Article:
Early literature bears the same stamp of Dualism. In the “Rig-Veda” and other liturgical books of India, we find frequent references to the coming and going of manas (mind or soul). Indian philosophy, whether Brahminic or Buddhistic, with its various systems of metempsychosis, accentuated the distinction of soul and body, making the bodily life a mere transitory episode in the existence of the soul. They all taught the doctrine of limited immortality, ending either with the periodic world-destruction (Brahminism) or with attainment of Nirvana (Buddhism). The doctrine of a world-soul in a highly abstract form is met with as early as the eighth century before Christ, when we find it described as “the unseen seer, the unheard hearer, the unthought thinker, the unknown knower, the Eternal in which space is woven and which is woven in it.” In Greece, on the other hand, the first essays of philosophy took a positive and somewhat materialistic direction, inherited from the pre-philosophic age, from Homer and the early Greek religion. In Homer, while the distinction of soul and body is recognized, the soul is hardly conceived as possessing a substantial existence of its own. Severed from the body, it is a mere shadow, incapable of energetic life. The philosophers did something to correct such views. The earliest school was that of the Hylozoists; these conceived the soul as a kind of cosmic force, and attributed animation to the whole of nature. Any natural force might be designated psyche: thus Thales uses this term for the attractive force of the magnet, and similar language is quoted even from Anaxagoras and Democritus. With this we may compare the “mind-stuff” theory and Pan-psychism of certain modern scientists. Other philosophers again described the soul’s nature in terms of substance. Anaximander gives it an aeriform constitution, Heraclitus describes it as a fire. The fundamental thought is the same. The cosmic ether or fire is the subtlest of the elements, the nourishing flame which imparts heat, life, sense, and intelligence to all things in their several degrees and kinds. The Pythagoreans taught that the soul is a harmony, its essence consisting in those perfect mathematical ratios which are the law of the universe and the music of the heavenly spheres. With this doctrine was combined, according to Cicero, the belief in a universal world-spirit, from which all particular souls are derived. All these early theories were cosmological rather than psychological in character. Theology, physics, and mental science were not as yet distinguished. It is only with the rise of dialectic and the growing recognition of the problem of knowledge that a genuinely psychological theory became possible. In Plato the two standpoints, the cosmological and the epistemological, are found combined. Thus in the “Timaeus” (p. 30) we find an account derived from Pythagorean sources of the origin of the soul. First the world-soul is created according to the laws of mathematical symmetry and musical concord. It is composed of two elements, one an element of “sameness” (tauton), corresponding to the universal and intelligible order of truth, and the other an element of distinction or “otherness” (thateron), corresponding to the world of sensible and particular existences. The individual human soul is constructed on the same plan. Sometimes, as in the “Phaedrus”, Plato teaches the doctrine of plurality of souls (cf. the well-known allegory of the charioteer and the two steeds in that dialogue). The rational soul was located in the head, the passionate or spirited soul in the breast, the appetitive soul in the abdomen. In the “Republic”, instead of the triple soul, we find the doctrine of three elements within the complex unity of the single soul. The question of immortality was a principal subject of Plato’s speculations. His account of the origin of the soul in the “Timaeus” leads him to deny the intrinsic immortality even of the world-soul, and to admit only an immortality conditional on the good pleasure of God. In the “Phaedo” the chief argument for the immortality of the soul is based on the nature of intellectual knowledge interpreted on the theory of reminiscence; this of course implies the pre-existence of the soul, and perhaps in strict logic its eternal pre-existence. There is also an argument from the soul’s necessary participation in the idea of life, which, it is argued, makes the idea of its extinction impossible. These various lines of argument are nowhere harmonized in Plato (see IMMORTALITY). The Platonic doctrine tended to an extreme Transcendentalism. Soul and body are distinct orders of reality, and bodily existence involves a kind of violence to the higher part of our composite nature. The body is the “prison”, the “tomb”, or even, as some later Platonists expressed it, the “hell” of the soul. In Aristotle this error is avoided. His definition of the soul as “the first entelechy of a physical organized body potentially possessing life” emphasizes the closeness of the union of soul and body. The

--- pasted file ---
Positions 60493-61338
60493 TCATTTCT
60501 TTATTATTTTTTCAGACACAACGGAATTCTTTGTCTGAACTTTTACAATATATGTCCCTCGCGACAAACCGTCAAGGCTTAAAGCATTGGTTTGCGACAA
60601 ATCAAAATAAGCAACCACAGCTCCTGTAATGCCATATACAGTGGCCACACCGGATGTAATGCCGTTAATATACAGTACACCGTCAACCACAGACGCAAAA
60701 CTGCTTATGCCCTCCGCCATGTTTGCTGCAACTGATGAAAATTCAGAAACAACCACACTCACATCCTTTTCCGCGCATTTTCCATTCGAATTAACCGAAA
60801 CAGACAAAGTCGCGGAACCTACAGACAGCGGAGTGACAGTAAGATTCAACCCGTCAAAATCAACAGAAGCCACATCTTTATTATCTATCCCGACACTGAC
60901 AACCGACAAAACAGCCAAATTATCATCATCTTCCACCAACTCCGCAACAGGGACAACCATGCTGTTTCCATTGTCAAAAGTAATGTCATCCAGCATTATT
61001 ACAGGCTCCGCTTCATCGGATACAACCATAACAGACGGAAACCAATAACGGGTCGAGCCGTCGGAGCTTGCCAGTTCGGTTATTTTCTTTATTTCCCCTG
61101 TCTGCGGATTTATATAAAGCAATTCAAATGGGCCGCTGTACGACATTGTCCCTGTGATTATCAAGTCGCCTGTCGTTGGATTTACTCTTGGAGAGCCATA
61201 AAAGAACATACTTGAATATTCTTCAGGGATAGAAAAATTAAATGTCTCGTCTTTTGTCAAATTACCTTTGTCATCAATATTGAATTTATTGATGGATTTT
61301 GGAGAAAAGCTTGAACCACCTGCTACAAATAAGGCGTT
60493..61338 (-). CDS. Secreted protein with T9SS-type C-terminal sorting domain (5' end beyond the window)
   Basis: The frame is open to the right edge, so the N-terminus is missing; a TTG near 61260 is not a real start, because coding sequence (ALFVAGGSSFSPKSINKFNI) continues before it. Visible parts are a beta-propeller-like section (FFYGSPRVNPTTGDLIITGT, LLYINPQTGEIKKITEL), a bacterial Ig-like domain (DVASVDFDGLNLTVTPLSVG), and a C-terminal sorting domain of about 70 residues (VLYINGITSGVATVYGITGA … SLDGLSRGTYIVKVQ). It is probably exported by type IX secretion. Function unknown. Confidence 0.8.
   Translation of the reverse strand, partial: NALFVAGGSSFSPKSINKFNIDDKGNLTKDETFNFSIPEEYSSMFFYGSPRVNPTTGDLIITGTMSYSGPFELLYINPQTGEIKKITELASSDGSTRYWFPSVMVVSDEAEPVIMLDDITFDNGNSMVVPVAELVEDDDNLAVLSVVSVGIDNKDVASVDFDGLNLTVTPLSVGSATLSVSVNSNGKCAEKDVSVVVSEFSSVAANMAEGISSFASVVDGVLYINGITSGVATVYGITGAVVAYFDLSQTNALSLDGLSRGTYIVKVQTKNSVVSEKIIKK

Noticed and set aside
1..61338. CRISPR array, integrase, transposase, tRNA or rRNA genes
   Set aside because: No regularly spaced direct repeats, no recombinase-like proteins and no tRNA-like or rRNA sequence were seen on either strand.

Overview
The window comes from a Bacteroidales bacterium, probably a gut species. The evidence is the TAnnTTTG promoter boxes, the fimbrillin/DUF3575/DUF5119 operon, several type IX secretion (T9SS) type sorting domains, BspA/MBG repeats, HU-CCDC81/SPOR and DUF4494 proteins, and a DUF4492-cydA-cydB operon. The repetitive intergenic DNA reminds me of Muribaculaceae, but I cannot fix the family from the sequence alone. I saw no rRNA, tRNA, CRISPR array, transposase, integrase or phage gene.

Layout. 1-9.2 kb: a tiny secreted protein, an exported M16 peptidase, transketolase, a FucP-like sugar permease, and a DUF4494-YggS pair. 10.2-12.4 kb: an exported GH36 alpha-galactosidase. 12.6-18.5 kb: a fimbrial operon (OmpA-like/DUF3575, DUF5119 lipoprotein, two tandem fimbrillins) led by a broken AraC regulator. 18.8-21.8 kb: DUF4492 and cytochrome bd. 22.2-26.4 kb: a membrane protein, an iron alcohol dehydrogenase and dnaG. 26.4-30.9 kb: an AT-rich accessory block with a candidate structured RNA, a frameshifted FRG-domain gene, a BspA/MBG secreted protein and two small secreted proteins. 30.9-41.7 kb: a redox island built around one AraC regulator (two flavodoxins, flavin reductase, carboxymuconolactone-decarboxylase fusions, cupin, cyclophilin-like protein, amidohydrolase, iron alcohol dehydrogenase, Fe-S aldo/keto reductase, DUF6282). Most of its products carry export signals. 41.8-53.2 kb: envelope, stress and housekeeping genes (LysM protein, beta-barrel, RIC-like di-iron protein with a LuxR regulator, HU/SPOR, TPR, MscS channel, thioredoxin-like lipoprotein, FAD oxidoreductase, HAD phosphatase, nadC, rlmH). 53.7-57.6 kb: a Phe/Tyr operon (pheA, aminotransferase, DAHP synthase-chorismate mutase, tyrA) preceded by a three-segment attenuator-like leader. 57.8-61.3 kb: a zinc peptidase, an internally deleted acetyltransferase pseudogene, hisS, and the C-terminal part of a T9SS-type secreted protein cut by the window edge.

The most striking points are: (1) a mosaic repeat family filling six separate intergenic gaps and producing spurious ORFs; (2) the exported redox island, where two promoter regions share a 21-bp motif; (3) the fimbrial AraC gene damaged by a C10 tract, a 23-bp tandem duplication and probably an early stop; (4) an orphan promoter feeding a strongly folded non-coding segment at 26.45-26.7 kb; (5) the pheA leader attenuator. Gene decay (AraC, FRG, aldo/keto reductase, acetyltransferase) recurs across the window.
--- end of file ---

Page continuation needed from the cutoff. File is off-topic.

difficulty in his theory is to determine what degree of distinctness or separateness from the matter of the body is to be conceded to the human soul. He fully recognizes the spiritual element in thought and describes the “active intellect” (nous poetikos) as “separate and impassible”, but the precise relation of this active intellect to the individual mind is a hopelessly obscure question in Aristotle’s psychology. (See INTELLECT; MIND.) The Stoics taught that all existence is material, and described the soul as a breath pervading the body. They also called it Divine, a particle of God (apospasma tou theu) — it was composed of the most refined and ethereal matter. Eight distinct parts of the soul were recognized by them: the ruling reason (to hegemonikon) the five senses; the procreative powers. Absolute immortality they denied; relative immortality, terminating with the universal conflagration and destruction of all things, some of them (e. g. Cleanthes and Chrysippus) admitted in the case of the wise man; others, such as Panaetius and Posidonius, denied even this, arguing that, as the soul began with the body, so it must end with it. Epicureanism accepted the Atomist theory of Leucippus and Democritus. Soul consists of the finest grained atoms in the universe, finer even than those of wind and heat which they resemble: hence the exquisite fluency of the soul’s movements in thought and sensation. The soul-atoms themselves, however, could not exercise their functions if they were not kept together by the body. It is this which gives shape and consistency to the group. If this is destroyed, the atoms escape and life is dissolved; if it is injured, part of the soul is lost, but enough may be left to maintain life. The Lucretian version of Epicureanism distinguishes between animus and anima: the latter only is soul in the biological sense, the former is the higher, directing principle (to hegemonikon) in the Stoic terminology, whose seat is the heart, the centre of the cognitive and emotional life.